Several bridges in New Brunswick need "significant" work and if the Alward government doesn't start setting more money aside for maintenance, the bridges will not be able to support the weight and volume of traffic, warns the provincial auditor general.
Kim MacPherson says 293 of the 2,608 bridge structures across the province — about 11 per cent — received a "poor" rating on the Bridge Condition Index.
"This rating is not an indicator of an unsafe bridge," she stresses in her annual report, released on Thursday.
"It is an indication that significant maintenance work is required on that bridge in the near term in order to keep the bridge in service."
Ontario, for example, usually schedules maintenance within a year of a bridge receiving a poor rating, MacPherson said.
In New Brunswick, however, the investment in regular maintenance and bridge rehabilitation has been steadily decreasing in recent years and bridge repair work is not being done on a timely basis, she said.
When bridges that need major repair or replacement are not included in the capital program, the Department of Transportation uses short-term measures instead, such as temporary bracing and weight restrictions, said MacPherson. As of January, 163 bridges had posted weight restrictions.
'Properly maintained bridges are essential to the integrity of the transportation system and the safety of New Brunswickers.'- Auditor General Kim MacPherson
"As a result, there will be a significant increase in the funding required for regular and capital maintenance for provincial bridges in the coming years," MacPherson states in her more than 500-page report.
"Unless funding allocations to bridge maintenance are increased in future years, the department will not be able to maintain the existing service level of its bridges," she said.
"Properly maintained bridges are essential to the integrity of the transportation system and the safety of New Brunswickers," said MacPherson.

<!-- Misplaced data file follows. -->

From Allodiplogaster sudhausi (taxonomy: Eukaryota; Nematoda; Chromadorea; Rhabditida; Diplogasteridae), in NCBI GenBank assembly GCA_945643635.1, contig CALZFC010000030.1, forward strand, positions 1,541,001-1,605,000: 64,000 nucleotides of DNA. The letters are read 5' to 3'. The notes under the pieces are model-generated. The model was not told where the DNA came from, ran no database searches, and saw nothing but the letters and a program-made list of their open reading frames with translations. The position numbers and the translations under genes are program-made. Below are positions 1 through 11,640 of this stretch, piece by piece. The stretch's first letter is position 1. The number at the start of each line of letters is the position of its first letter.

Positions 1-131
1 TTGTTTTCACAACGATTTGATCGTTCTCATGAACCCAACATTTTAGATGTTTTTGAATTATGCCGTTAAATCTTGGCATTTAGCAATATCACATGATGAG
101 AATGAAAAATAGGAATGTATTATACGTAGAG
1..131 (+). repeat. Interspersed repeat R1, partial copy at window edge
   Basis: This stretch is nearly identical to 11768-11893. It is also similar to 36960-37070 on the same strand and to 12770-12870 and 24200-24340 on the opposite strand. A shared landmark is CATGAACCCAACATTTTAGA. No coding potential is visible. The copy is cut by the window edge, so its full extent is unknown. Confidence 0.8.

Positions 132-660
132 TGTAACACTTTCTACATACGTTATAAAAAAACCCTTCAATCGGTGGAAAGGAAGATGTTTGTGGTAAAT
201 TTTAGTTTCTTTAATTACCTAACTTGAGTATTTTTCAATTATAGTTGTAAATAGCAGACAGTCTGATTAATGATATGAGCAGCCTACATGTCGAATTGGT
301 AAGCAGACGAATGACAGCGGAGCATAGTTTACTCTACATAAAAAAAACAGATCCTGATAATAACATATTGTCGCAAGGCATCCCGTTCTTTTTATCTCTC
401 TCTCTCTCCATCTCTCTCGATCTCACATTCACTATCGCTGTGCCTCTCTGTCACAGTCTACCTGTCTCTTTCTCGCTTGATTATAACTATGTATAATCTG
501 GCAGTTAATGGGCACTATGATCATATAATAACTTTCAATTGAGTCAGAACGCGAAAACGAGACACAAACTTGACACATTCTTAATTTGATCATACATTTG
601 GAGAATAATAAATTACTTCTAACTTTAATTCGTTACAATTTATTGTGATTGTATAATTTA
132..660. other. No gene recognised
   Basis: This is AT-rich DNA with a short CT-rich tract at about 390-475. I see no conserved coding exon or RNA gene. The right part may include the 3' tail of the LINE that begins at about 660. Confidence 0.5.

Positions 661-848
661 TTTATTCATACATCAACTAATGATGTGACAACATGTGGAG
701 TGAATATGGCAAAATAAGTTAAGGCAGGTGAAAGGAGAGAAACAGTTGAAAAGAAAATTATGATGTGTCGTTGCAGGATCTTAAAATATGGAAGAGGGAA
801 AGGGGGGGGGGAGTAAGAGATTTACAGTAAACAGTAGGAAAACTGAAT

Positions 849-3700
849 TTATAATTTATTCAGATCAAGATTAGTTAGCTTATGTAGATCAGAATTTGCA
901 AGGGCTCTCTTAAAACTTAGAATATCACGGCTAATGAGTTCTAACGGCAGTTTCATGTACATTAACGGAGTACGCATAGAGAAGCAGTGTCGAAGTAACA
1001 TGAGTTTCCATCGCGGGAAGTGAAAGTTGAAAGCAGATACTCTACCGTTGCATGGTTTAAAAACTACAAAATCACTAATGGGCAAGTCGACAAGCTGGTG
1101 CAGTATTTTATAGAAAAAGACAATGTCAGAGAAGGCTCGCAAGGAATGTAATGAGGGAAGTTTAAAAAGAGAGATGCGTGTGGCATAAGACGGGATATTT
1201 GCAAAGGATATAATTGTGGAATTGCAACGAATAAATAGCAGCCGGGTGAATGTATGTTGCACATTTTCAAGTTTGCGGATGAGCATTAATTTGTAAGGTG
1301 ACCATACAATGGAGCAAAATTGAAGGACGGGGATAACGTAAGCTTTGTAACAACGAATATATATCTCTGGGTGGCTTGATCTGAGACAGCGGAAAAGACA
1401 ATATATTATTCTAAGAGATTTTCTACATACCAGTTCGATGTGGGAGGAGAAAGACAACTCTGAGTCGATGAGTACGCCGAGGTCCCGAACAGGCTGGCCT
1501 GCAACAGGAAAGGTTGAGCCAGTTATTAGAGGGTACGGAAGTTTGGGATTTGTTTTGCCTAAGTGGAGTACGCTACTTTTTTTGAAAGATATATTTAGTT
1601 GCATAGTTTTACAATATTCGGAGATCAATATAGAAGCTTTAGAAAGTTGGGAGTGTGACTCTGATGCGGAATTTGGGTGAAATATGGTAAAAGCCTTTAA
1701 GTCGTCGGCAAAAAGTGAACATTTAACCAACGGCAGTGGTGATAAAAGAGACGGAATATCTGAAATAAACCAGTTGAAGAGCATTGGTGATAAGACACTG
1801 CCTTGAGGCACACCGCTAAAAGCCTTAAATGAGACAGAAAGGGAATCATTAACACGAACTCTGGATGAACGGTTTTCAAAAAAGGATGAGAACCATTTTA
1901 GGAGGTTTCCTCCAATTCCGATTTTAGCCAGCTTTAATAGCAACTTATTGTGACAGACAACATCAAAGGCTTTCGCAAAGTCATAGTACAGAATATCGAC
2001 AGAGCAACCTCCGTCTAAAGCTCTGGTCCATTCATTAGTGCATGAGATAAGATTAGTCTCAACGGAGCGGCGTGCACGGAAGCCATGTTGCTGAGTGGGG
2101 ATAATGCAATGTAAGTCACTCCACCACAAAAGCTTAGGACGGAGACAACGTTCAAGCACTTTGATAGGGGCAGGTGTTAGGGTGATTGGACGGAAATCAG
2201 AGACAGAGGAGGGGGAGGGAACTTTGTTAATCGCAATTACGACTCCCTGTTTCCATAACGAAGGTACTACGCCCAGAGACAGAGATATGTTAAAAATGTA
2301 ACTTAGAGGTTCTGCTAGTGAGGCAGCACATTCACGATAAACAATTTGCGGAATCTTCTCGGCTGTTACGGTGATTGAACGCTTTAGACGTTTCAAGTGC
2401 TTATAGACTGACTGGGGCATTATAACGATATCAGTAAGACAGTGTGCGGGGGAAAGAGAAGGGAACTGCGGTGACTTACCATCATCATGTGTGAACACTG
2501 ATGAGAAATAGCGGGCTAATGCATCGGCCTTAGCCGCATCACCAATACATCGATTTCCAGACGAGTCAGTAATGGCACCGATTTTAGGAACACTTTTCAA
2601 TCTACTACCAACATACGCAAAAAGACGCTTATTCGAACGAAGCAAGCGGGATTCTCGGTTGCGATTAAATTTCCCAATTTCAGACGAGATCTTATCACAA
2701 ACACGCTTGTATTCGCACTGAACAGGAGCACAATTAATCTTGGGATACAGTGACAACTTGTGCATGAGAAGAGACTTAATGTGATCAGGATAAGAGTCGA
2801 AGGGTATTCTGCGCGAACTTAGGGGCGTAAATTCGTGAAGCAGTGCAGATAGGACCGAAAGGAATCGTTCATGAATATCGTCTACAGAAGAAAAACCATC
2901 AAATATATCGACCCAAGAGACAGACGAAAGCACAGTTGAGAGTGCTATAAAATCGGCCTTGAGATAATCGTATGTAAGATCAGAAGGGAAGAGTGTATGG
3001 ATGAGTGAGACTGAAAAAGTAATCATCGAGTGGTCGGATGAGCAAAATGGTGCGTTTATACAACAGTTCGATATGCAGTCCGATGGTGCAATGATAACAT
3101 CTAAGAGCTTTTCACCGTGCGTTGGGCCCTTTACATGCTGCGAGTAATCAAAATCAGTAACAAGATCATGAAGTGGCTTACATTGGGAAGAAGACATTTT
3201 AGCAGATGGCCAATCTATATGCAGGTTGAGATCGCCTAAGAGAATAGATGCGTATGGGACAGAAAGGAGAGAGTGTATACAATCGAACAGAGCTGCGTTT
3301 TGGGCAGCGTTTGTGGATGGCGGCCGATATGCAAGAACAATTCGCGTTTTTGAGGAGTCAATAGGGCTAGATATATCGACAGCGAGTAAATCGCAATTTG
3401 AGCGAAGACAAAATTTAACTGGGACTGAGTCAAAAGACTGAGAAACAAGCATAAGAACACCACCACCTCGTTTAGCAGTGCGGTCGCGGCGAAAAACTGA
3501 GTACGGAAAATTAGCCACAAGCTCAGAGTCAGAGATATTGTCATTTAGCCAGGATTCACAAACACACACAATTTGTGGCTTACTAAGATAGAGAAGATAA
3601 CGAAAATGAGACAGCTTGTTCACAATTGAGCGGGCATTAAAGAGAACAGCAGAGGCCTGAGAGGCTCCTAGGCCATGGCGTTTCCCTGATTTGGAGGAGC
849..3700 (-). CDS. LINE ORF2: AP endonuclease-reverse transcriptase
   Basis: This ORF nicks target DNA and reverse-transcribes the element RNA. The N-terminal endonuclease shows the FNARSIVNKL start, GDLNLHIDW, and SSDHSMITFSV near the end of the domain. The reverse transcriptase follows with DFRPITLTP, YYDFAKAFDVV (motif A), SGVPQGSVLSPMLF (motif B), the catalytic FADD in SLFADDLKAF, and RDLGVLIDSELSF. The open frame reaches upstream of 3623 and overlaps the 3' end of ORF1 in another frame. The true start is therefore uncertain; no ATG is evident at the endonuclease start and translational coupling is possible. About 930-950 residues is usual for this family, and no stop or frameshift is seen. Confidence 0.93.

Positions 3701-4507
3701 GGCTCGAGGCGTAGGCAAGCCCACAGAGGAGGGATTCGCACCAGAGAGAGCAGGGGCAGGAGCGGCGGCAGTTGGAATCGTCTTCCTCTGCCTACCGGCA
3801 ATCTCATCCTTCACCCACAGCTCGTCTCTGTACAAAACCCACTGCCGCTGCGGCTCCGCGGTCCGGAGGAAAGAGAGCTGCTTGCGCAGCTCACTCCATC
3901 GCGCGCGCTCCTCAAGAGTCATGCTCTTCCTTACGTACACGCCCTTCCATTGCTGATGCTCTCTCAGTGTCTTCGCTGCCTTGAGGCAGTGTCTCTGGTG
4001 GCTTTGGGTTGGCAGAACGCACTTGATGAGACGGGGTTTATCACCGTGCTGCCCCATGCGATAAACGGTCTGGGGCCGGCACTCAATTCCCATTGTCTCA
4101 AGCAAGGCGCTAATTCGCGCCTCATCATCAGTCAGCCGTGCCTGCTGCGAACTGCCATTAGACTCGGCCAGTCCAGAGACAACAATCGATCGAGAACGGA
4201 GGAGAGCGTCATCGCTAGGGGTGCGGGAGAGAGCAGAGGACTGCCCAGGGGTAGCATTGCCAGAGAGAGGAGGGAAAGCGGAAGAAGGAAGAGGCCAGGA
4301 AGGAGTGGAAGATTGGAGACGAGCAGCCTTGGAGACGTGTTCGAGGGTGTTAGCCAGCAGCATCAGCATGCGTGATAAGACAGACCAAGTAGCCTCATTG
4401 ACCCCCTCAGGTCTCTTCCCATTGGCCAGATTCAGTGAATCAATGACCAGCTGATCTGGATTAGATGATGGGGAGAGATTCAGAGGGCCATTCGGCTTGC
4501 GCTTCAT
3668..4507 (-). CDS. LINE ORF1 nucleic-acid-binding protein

"You look at what has happened in Quebec with the failure of the bridge. This past week you heard about the Champlain Bridge, they shut down two lanes and there was a backup of traffic of 11 kilometres because of a couple of inches of crack in the foundation. If we don't maintain our bridges we are headed in that direction."
'Non-condition related factors' affect repairs
MacPherson suggests New Brunswick should follow Quebec and Ontario's lead and publicly report on the condition of bridges annually.
New Brunswick does not currently have a formal quality assurance and control process in place, the provincial watchdog found.
In addition, the Department of Transportation has an informal, unsystematic and undocumented process for developing and managing bridge intervention priorities, said MacPherson.
She recommends the department establish guidelines for bridge repair and selecting which bridges to replace and document the rationale for the projects selected.
As it stands, the maintenance and capital program can be heavily influenced by "other non-condition related factors," such as economic and social development, industry considerations, and political activism, she said.
The inspection process itself is in accordance with accepted professional standards and "generally complete, accurate and consistent," said MacPherson.
But the information recorded in inspection reports is insufficient to follow the evolution of the defects over time.
The department inspects the bridge structures it is responsible for every one, two, or four years, depending on the condition, age and structure type.
Bridge structures include seawalls and retaining walls on provincially designated highways.